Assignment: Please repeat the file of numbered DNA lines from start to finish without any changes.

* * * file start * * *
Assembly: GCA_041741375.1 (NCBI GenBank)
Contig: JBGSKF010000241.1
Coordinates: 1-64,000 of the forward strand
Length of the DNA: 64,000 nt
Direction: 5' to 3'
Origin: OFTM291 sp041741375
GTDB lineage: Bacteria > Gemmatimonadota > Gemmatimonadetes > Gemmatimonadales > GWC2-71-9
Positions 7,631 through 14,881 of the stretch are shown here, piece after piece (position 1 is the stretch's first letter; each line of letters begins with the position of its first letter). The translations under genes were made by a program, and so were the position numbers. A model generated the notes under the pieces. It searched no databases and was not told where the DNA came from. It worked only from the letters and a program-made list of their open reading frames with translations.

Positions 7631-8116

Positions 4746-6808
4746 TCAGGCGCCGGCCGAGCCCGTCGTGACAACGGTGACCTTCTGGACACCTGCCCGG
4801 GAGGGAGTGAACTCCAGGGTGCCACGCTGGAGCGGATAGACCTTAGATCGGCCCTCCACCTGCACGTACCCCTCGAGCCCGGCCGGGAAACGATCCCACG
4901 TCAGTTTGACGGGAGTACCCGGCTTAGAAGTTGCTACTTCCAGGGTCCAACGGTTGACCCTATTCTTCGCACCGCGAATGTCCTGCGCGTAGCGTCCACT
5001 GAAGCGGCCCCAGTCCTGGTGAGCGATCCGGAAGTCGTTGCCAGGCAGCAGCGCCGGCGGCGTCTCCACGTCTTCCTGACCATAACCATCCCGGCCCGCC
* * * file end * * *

Assembly: GCA_041741375.1 (NCBI GenBank)
Contig: JBGSKF010000241.1
Coordinates: 1-64,000 of the forward strand
Length of the DNA: 64,000 nt
Direction: 5' to 3'
Origin: OFTM291 sp041741375
GTDB lineage: Bacteria > Gemmatimonadota > Gemmatimonadetes > Gemmatimonadales > GWC2-71-9
Positions 7,631 through 14,881 of the stretch are shown here, piece after piece (position 1 is the stretch's first letter; each line of letters begins with the position of its first letter). The translations under genes were made by a program, and so were the position numbers. A model generated the notes under the pieces. It searched no databases and was not told where the DNA came from. It worked only from the letters and a program-made list of their open reading frames with translations.

Positions 7631-8116

Positions 4746-6808
4746 TCAGGCGCCGGCCGAGCCCGTCGTGACAACGGTGACCTTCTGGACACCTGCCCGG
4801 GAGGGAGTGAACTCCAGGGTGCCACGCTGGAGCGGATAGACCTTAGATCGGCCCTCCACCTGCACGTACCCCTCGAGCCCGGCCGGGAAACGATCCCACG
4901 TCAGTTTGACGGGAGTACCCGGCTTAGAAGTTGCTACTTCCAGGGTCCAACGGTTGACCCTATTCTTCGCACCGCGAATGTCCTGCGCGTAGCGTCCACT
5001 GAAGCGGCCCCAGTCCTGGTGAGCGATCCGGAAGTCGTTGCCAGGCAGCAGCGCCGGCGGCGTCTCCACGTCTTCCTGACCATAACCATCCCGGCCCGCC